The thing is, I get what her teacher is trying to do. Students need to be reading at home on a regular basis, and this is a way to keep track of it. However, in my #RaisingReaders quest, I want to instill in my children that reading is not something that is done just for homework or to fill in a reading log, but something that is enjoyable, useful, and can be done just about anytime. As the author of the beloved Ramona books, Beverly Cleary said:


I mean, we do our homework at the kitchen table. How often do you read at the kitchen table?

Exactly. You get in the bed, in your comfy couch/chair, or on the porch/deck and get into a good book. I want reading to feel natural and comfortable to my kids, so it takes a little more effort on my part to take note of how long before she falls asleep each night and to remember to fill out the log in the morning, but in the long term, if I can actually #raisereaders, its totally worth it.

Flexibility: A two-chapter kind of night…

Flexibility: A two-chapter kind of night…


I’m pretty predictable when it comes to child-rearing, and I’m so ok with it. I was one of those moms with a strict feeding schedule when my kids were babies, our weekday mornings are pretty routine, and of course our bedtime rituals are pretty consistent, minus the nights I am ready to pull out my hair (OMG how many times do I have to tell them to pick up dirty underwear?) or nights like this night.

My daughter and I are currently reading the Whatever After series. We’re on book #4, and although we have purchased a couple of them, most of the time we check the books out from the library. Money saver of course, however, it also means that we have to get through the book in the two weeks that we have it.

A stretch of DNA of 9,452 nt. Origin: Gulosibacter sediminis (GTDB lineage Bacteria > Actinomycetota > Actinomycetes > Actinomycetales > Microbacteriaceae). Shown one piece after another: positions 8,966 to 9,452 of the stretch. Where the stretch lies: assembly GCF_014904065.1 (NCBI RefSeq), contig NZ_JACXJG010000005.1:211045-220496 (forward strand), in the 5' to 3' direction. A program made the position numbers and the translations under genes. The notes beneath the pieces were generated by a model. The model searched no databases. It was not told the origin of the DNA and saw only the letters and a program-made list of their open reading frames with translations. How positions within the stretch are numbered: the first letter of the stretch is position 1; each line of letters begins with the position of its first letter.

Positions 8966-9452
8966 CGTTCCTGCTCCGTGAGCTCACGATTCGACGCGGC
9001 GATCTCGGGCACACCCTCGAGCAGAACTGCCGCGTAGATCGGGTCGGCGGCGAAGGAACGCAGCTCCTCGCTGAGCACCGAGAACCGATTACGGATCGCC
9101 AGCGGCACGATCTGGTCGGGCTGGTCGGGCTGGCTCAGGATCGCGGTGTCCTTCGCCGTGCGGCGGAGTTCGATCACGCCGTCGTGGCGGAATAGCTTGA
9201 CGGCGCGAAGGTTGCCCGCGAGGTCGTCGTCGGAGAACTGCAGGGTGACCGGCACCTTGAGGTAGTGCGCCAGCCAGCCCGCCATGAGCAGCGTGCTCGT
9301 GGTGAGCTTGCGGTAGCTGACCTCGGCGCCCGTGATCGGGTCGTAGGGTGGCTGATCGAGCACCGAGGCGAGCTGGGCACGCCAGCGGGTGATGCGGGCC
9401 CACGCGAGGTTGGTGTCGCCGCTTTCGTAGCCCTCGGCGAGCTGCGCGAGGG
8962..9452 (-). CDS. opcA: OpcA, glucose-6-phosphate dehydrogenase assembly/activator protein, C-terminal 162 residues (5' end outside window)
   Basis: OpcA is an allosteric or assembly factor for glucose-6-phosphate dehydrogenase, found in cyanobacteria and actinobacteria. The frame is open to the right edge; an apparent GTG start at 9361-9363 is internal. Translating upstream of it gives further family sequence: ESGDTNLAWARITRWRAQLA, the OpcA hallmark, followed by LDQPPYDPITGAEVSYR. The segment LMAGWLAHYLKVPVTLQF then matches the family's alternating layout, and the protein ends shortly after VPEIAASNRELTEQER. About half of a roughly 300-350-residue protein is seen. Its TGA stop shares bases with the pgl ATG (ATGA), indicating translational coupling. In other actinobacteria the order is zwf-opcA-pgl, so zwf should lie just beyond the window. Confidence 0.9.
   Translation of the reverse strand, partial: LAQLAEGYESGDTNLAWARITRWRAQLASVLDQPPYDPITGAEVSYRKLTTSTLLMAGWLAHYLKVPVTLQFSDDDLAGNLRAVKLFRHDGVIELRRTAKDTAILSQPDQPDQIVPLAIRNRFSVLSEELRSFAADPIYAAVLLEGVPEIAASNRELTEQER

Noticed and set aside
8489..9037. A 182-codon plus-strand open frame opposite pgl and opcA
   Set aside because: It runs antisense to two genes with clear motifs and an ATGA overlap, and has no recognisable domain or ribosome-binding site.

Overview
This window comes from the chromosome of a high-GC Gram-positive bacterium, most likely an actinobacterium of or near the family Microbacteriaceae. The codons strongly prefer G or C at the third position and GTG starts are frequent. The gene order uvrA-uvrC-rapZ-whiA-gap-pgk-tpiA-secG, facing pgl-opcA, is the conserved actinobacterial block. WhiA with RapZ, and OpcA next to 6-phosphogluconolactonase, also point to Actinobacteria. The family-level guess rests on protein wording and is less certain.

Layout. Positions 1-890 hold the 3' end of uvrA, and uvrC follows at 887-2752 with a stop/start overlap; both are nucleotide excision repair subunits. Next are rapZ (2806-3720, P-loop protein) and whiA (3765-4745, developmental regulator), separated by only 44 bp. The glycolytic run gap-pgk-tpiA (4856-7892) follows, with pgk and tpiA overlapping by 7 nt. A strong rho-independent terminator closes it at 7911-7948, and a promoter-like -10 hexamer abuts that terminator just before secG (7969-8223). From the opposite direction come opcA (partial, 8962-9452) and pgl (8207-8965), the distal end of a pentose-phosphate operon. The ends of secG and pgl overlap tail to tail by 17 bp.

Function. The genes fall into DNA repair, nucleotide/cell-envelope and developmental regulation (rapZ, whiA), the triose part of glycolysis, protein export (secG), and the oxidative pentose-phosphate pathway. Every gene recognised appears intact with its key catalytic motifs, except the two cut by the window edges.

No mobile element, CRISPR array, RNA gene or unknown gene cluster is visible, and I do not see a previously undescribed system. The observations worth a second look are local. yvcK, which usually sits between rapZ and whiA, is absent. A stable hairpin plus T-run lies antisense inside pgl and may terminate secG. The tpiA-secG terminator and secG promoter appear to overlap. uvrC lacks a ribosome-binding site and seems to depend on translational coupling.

if the shoe fits 6
This series is wonderful! My child and I both love it.

So that shouldn’t be a problem, right? I mean, I love to read, she loves to read, we both love this series, no issues, right?  Well, remember where I explain my parenting style as routine and pretty much creature of habit? That pretty much means we do a chapter a night. It’s just long enough for us to maintain interest, get our giggles in, and keep the story going.  But its not long enough for us to finish it in two weeks, especially since there’s more than 14 chapters, and there’s usually an errant night here or there where I read with both kids, my husband may read with her (this is our thing, he’s not allowed to read it) or (gasp!) we miss a night of reading. So often, we either renew it or return it and end up having a long gap before we are able to finish the book.

On this particular night, we are only on chapter 6 of 19, its Monday, and the book is due back on Saturday! We are just getting into the thick of the plot and as usual, we don’t want to stop reading after I finished chapter 6. She wanted me to keep going, and that’s not unusual, however, what was unusual was my decision to actually read another chapter. Was it super short you ask? Not particularly. But you know, sometimes a mama has to switch it up a bit. I could tell she was surprised that I decided to keep going, but I didn’t make a big deal about it and neither did she. Now did she still ask me to read a 3rd chapter? Of course. Did it happen? Not on your life. Baby steps.

My take away for you from this evening’s event is to switch things up every once in a while. Routines are great and most of the time they make my life a lot easier. However, I am aware enough to know that while I want my children to be organized people and I want them to see the benefits of routine, I also want them to understand that flexibility is also important. So it is just as important to me to show that side to my children. Also, as a book lover myself, sometimes you just can’t put the book down!



*The Whatever After series by Sarah Mlynowski are books about Abby and her younger brother Jonah who have found a magic mirror that can transport them to various fairy tales. Somehow, some way, the two of them always make some sort of mistake that could ruin the story, and they have to fix the fairy tale before they find their way back home. So, if you have a younger child (1st or 2nd grade) who loves princesses and fairy tales, or loves to giggle, this may be the read aloud for you. If your child has the same interests and is older, then this may be one they want to read independently, although I still think it would make a good bedtime together read for them too. 🙂